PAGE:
Thursday afternoon at the EGU2014 was totally dedicated to the session “Volcanism, Impacts, Mass extinctions and Global environmental change” in which I also presented a talk. The session contained a total of eleven oral presentations covering various subject within the above mentioned topics. The first four talks were on the volcanism of the Siberian Traps and the end-Permian mass extinction event.
In the first talk, Seth Burgess presented new high-resolution geochronological data for the intrusives of the Siberian Traps. Burgess and his colleagues had used the same analysis and standards on not only zircons from the Siberian Traps, but also on zircons from the ash-layers bracketing the end-Permian mass extinction level at the GSSP Meishan in China. According to these new datings all the dated intrusives post-date the end-Triassic mass extinction event. Seth Burgess stated that although these data could be taken as “the nail in the coffin for the theory that the intrusive activity caused the mass extinction” he didn’t believe that they did. He then went on to explain that the majority of the intrusives of the Siberian Traps are situated at depths and those that have been dated are the ones that are accessible, probably producing a biased record.
This was good news for the second speaker, Henrik Svensen, who presented a talk on the sill-induced evaporite and coal metamorphism of the Siberian Traps. Svensen and colleagues showed that the Siberian Traps contain very thick sills that have been emplaced into both coal-bearing sediments and salt deposits, with the potential for degassing of both green house gases (CH4, CO2), aerosols (SO2), and ozone destructive gases (CH3Cl, CH3Br), which could explain the end-Permian biotic crisis.
A fuzzy picture of Henrik Svensen and his audience.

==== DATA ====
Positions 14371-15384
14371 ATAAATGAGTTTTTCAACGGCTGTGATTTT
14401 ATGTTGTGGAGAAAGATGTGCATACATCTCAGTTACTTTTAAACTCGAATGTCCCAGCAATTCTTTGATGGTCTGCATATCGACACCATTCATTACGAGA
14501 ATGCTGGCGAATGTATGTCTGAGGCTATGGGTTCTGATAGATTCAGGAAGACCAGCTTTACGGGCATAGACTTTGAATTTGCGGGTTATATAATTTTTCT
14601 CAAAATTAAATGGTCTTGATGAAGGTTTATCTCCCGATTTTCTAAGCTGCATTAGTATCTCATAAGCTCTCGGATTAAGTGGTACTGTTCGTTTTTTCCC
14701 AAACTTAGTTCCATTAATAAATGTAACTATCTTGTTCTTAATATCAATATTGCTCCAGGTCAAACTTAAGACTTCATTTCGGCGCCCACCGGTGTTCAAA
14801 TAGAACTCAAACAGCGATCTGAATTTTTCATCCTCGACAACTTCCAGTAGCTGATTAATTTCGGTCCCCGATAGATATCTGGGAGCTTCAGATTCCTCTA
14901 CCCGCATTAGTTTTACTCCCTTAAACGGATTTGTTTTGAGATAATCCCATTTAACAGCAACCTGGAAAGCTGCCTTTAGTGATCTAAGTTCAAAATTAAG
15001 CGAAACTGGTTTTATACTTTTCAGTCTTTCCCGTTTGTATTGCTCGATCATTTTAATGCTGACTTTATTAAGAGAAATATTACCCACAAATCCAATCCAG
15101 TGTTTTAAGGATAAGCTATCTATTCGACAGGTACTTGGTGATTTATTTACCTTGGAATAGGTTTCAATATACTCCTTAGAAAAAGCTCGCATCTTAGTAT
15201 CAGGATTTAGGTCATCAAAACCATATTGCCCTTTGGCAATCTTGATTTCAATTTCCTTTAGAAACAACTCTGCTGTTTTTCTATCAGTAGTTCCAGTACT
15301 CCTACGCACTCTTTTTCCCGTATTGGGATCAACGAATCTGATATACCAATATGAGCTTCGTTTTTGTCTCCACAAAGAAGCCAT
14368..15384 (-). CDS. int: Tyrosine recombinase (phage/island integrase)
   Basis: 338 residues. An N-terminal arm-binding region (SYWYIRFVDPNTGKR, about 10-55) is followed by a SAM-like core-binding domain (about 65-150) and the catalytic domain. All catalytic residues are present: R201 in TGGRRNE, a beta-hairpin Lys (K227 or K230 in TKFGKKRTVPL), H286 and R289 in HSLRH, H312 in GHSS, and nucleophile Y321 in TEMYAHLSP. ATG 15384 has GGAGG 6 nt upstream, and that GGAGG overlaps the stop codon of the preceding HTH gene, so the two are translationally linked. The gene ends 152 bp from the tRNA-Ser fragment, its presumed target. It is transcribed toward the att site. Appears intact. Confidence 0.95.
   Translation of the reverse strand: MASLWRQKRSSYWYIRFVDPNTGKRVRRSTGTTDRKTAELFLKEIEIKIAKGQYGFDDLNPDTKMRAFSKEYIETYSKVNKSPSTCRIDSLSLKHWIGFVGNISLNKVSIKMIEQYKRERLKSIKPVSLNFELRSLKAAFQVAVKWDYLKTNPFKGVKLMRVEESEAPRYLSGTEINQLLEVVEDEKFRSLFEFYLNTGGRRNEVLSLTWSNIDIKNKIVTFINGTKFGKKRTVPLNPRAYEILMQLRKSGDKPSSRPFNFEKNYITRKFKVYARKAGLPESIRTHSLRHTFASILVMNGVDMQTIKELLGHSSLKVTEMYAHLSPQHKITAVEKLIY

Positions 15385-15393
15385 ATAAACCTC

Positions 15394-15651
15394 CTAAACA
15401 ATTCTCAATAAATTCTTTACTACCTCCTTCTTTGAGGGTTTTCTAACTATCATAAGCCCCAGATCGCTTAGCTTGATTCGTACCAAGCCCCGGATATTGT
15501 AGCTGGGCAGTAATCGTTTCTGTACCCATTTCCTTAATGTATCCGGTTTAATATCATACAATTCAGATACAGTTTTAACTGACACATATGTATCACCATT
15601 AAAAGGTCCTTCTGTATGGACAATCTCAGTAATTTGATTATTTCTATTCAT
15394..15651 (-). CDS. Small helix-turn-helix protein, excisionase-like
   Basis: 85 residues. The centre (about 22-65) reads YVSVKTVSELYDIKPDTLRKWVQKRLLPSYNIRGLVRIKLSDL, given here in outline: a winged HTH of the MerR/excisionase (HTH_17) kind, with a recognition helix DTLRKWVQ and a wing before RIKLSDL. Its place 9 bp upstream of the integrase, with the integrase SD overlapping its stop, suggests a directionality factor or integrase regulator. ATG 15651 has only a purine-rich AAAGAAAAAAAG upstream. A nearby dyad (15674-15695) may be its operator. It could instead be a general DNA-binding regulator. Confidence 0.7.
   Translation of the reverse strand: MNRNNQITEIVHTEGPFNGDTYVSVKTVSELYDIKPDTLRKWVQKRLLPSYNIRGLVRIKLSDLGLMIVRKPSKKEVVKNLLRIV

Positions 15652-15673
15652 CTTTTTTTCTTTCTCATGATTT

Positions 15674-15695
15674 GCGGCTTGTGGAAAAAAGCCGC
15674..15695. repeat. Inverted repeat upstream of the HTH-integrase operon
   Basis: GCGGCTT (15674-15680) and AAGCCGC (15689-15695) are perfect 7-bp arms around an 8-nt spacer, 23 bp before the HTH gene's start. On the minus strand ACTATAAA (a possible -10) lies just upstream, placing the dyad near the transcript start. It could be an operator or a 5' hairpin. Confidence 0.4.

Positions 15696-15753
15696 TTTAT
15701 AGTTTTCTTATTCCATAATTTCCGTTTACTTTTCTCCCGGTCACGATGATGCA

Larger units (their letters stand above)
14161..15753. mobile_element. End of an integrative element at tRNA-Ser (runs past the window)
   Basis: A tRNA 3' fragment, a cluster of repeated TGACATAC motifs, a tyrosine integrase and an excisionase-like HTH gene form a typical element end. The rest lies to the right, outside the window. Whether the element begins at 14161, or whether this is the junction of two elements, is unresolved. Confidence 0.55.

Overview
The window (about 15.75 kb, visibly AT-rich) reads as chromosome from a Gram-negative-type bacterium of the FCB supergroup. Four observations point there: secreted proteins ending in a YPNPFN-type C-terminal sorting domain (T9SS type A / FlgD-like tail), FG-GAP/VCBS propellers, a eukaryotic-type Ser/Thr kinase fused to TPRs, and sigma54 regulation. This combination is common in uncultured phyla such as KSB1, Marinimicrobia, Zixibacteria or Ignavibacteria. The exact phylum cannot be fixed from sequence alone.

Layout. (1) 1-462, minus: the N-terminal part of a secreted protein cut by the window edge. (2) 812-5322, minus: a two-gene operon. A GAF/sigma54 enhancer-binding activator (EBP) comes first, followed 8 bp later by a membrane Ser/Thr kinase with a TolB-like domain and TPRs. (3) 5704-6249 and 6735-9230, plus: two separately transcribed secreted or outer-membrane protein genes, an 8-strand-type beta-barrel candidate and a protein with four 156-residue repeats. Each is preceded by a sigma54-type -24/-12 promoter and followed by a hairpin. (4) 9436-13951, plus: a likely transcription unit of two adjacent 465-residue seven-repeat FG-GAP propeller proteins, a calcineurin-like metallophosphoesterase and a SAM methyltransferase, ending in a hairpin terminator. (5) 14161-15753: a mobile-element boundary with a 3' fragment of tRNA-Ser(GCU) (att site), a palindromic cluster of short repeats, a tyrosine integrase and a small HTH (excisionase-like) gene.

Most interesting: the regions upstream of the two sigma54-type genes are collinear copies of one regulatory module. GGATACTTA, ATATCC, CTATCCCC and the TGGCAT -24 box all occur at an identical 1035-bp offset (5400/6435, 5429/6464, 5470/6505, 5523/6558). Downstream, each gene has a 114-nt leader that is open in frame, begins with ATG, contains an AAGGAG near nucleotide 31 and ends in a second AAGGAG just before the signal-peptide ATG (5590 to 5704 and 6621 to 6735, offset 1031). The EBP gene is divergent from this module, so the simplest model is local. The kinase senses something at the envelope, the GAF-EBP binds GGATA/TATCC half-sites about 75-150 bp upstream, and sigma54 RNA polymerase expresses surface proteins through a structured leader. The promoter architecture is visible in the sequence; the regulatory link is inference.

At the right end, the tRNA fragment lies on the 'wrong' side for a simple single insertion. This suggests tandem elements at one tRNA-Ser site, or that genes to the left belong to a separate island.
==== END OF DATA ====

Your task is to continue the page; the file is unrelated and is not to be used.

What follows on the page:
Last week I participated in the FORCE meeting “Applications of biostratigraphy to the Norwegian Continental Shelf” in Stavanger, Norway. Besides many other interesting biostratigraphic talks, Felix Gradstein presented the upcoming 2012 edition of the Geologic Time Scale (GTS) (FORCE meeting abstracts, Gradstein et al., page 6).
Compared to the last GTS2004 there will be some remarkable changes, especially concerning the Triassic, where the ages of four Middle to Upper Triassic stages have changed between 6 and 12 million years.
The new GTS2012 will be published by Elsevier in mid 2012.
Super-interesting news from Science express (abstract):
High-precision U-Pb daiting of several well preserved Permian-Triassic boundary sections in South China, by Shu-zhong Shen and colleagues, show that after a 2‰ in δ13C over 90.000 years the extinction peak occurred just before 252.28 ± 0,08 Ma. It coincided with a -5‰ δ13C excursion that is estimated to have lasted up to 20.000 years. According to this study the extinctions in the terrestrial and marine realms were synchronous, and the most probable cause was massive release of thermogenic carbon dioxide and/or methane. Contemporaneous charcoal and soot-bearing layers provide evidence of widespread wildfires on land.
The entire extinction interval was according to Shen et al. less than 200.000 years, by far the shortest duration calculated for the end-Permian event so far.
Red beds are common in Upper Triassic terrestrial sedimentary successions worldwide. Having formed in semi-arid to arid environments, these rocks are generally sparse in fossils. This is perhaps mainly because the preservation potential for fossils in such environments is poor, and not necessarily because there were no plants and animals at the time of deposition.
- The Upper Triassic Kågeröd Formation at Bälteberga Gorge, Scania. (Photo: M. Erlström)
On the Colorado Plateau in southwestern U.S.A. the Upper Triassic red bed succession of the Chinle Formation, deposited by river systems and small lakes under an arid climatic regime, contains well preserved fossil plants and vertebrate remains; archeosaurs, dinosaurs as well as the precursors of dinosaurs, the dinosauromorphs (see e.g. Irmis et al., 2007
; Nesbitt et al., 2009
). However, relative datings of these fossil floras and faunas have been hampered by the fact that they occur within an otherwise relatively fossil-poor terrestrial succession. They have traditionally been assigned a Carnian to early Norian age, based on fossil spores and pollen (Litwin et al., 1991
A detrital zircon from the Upper Triassic of Scania (Photo: S. Lindström)
But now Randall Irmis and his colleagues (read the abstract
here) present two new radioisotopic datings on detrital zircons that indicates that the Chinle Formation is younger than previously thought, namely between ~218 and ~212 million years old (maximum ages), i.e. mostly or wholly Norian in age.
This means that the early dinosaurs of North America are younger than their famous South American counterparts from the Ischigualasto Formation
in northwestern Argentina.
This suggests that dinosaurs evolved diachronously on either side of the Equator…